More-Than-Human Design and AI

In Conversation with Agents

Online Workshop - July 7-16, 2020


This workshop explores how to study and design (with) AI agents from a more-than-human design perspective. We invite you to experiment with thing ethnography and material speculations, as a starting point to map and possibly integrate emergent frameworks and methodologies for more-than-human design. By using conversational agents as a case, we will discuss what a more-than-human approach can offer to the understanding and design of AI systems, and how this aligns with third-wave HCI concerns of networks, infrastructures, and ecologies.

We will explore AI agents from a more-than-human design perspective along three themes: (1) How AI agents present themselves to humans; (2) What relations and ecologies they create within the contexts in which humans use them; (3) What networks and infrastructures they need to support themselves. Read more about the themes.

Still image of “Hey Google. What is sexual health?” (2018); a short film in which the viewer is invited to a tea talk with Google Home about sexual health. Video available at: https://vimeo.com/366238012

The workshop is a hands-on session of 3.5 hours in Zoom. We will work in groups to quickly prototype speculative agents and then interview them. For that, we will use first a defamiliarisation technique called Interview with Things, in which a person embodies an agent. In the second part, we will interview real agents, producing a shared questionnaire, that general public can use to interview and probe conversational agents.

In the last session of the workshop, we will reflect on the challenges and opportunities of using more-than-human approaches for understanding and designing (with) AI. Methodological reflections might include for example: Does the agency imparted to conversational agents help reveal our own biases as researchers? How does this approach differ from conventional human-centered approaches in design and ethnography? How can more-than-human design be aligned with third-wave HCI frameworks and approaches? What implications does AI have for design processes and how does it challenge traditional roles of users and designers?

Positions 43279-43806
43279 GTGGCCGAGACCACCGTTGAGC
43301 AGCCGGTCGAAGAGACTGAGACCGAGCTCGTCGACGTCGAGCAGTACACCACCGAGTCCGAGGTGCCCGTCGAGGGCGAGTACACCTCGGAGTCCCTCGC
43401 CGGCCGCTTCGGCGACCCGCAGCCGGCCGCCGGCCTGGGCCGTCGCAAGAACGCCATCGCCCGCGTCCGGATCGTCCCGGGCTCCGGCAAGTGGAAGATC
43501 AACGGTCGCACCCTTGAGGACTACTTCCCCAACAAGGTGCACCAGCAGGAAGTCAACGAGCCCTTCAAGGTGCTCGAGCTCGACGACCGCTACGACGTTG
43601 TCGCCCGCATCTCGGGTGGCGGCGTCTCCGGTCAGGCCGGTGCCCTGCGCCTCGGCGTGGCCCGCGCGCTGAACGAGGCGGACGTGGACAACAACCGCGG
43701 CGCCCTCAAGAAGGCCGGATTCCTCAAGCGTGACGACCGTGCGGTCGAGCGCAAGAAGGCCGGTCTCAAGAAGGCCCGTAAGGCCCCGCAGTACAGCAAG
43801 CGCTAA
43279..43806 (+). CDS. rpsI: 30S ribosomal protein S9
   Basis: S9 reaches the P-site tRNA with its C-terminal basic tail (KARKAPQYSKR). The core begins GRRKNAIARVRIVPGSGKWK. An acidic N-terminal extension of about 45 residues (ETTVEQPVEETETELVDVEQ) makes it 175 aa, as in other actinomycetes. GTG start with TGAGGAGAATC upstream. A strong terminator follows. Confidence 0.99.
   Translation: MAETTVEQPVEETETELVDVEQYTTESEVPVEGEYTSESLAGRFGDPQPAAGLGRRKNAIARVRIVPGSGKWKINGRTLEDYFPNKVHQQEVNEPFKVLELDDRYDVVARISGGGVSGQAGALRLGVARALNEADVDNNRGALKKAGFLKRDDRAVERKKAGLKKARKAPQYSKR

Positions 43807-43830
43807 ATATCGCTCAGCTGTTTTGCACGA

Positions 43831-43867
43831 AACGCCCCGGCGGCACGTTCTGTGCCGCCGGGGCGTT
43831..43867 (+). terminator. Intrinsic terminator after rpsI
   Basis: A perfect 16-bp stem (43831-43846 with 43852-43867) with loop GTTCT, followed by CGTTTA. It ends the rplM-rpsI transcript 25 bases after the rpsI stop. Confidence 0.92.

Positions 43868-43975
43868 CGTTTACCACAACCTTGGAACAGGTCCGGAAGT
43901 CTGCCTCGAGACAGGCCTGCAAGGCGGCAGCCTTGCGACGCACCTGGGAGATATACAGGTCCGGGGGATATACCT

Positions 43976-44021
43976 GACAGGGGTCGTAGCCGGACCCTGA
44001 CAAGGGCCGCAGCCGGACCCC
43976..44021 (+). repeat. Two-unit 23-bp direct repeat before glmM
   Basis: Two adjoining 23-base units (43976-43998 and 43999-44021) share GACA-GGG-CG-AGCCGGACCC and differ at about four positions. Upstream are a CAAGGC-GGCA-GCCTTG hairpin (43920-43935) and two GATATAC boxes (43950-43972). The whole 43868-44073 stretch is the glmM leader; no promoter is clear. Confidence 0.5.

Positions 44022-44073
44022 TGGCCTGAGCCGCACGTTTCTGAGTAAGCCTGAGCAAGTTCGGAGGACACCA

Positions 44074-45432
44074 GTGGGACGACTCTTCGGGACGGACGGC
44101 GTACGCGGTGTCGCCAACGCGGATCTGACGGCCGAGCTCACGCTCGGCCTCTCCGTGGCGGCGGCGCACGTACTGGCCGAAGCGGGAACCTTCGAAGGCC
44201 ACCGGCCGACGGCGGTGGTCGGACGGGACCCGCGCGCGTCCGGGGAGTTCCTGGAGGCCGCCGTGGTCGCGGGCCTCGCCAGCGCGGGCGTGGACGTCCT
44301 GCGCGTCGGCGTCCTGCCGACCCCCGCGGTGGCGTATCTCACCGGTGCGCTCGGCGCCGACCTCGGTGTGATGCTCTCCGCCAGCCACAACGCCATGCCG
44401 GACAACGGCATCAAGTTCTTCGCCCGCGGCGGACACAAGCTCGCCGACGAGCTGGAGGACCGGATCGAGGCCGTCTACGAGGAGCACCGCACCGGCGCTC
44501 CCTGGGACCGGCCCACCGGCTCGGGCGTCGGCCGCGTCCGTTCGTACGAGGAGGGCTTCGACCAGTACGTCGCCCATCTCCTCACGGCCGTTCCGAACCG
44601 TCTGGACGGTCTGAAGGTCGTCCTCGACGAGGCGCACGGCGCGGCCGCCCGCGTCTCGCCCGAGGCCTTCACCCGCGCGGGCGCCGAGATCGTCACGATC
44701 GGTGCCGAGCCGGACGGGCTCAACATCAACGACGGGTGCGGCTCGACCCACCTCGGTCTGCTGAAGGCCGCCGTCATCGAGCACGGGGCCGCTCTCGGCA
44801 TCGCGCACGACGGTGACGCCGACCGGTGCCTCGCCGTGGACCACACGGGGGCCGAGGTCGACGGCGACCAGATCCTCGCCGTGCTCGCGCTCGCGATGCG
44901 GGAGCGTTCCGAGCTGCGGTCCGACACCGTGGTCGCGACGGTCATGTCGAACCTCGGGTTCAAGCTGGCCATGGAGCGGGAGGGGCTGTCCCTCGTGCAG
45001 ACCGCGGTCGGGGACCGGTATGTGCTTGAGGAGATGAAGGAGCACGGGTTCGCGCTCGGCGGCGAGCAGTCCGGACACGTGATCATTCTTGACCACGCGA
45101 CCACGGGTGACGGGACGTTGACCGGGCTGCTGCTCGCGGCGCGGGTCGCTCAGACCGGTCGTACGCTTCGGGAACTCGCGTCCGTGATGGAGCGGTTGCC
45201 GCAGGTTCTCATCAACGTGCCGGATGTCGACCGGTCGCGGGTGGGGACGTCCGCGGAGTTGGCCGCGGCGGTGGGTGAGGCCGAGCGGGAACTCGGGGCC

Download the paper

There are different options for participating, depending on your time zone. This experimental  format allows us to develop an iterative outcome. Read more about the dates.

Submission Instructions
-submission is closed-
Notification of acceptance: June 29th

Note: The submission date can be made flexible for those unable to meet the deadline in consideration of COVID-19 and the BlackLivesMatter protests in the US. We express our solidarity with those who are on the front line of these major crises. For an extension, or if you have any question, please contact: i.nicenboim@tudelft.nl

We welcome designers and researchers from the DIS community and others, as well as designers, students, and practitioners interested in AI agents – including conversational agents, drones, robots, or speculative ones.
We encourage participants from different areas of expertise, including but not limited to: human-computer interaction (HCI), design, science and technology studies (STS), ethnography, design anthropology, design theory, data science, speculative and critical design, ethics of technology, feminist technoscience, posthumanism, environmental humanities, responsible innovation, voice interface design, and digital advocacy.

DIS Conference
The ACM conference on Designing Interactive Systems (DIS) is the premier, international arena where designers, artists, psychologists, user experience researchers, systems engineers and many more come together to debate and shape the future of interactive systems design and practice.

The theme for DIS2020 is “More than Human-Centred Design”. The aim of the theme is to rethink the research and contributions we make in design and HCI, by investigating non-humanist or posthumanist alternatives. These approaches displace the human at the centre of thought and action with humans and non-humans bound together materially, ethically, and existentially.

This year, DIS will be a virtual conference and the workshops participants are not required to register or pay a participation fee.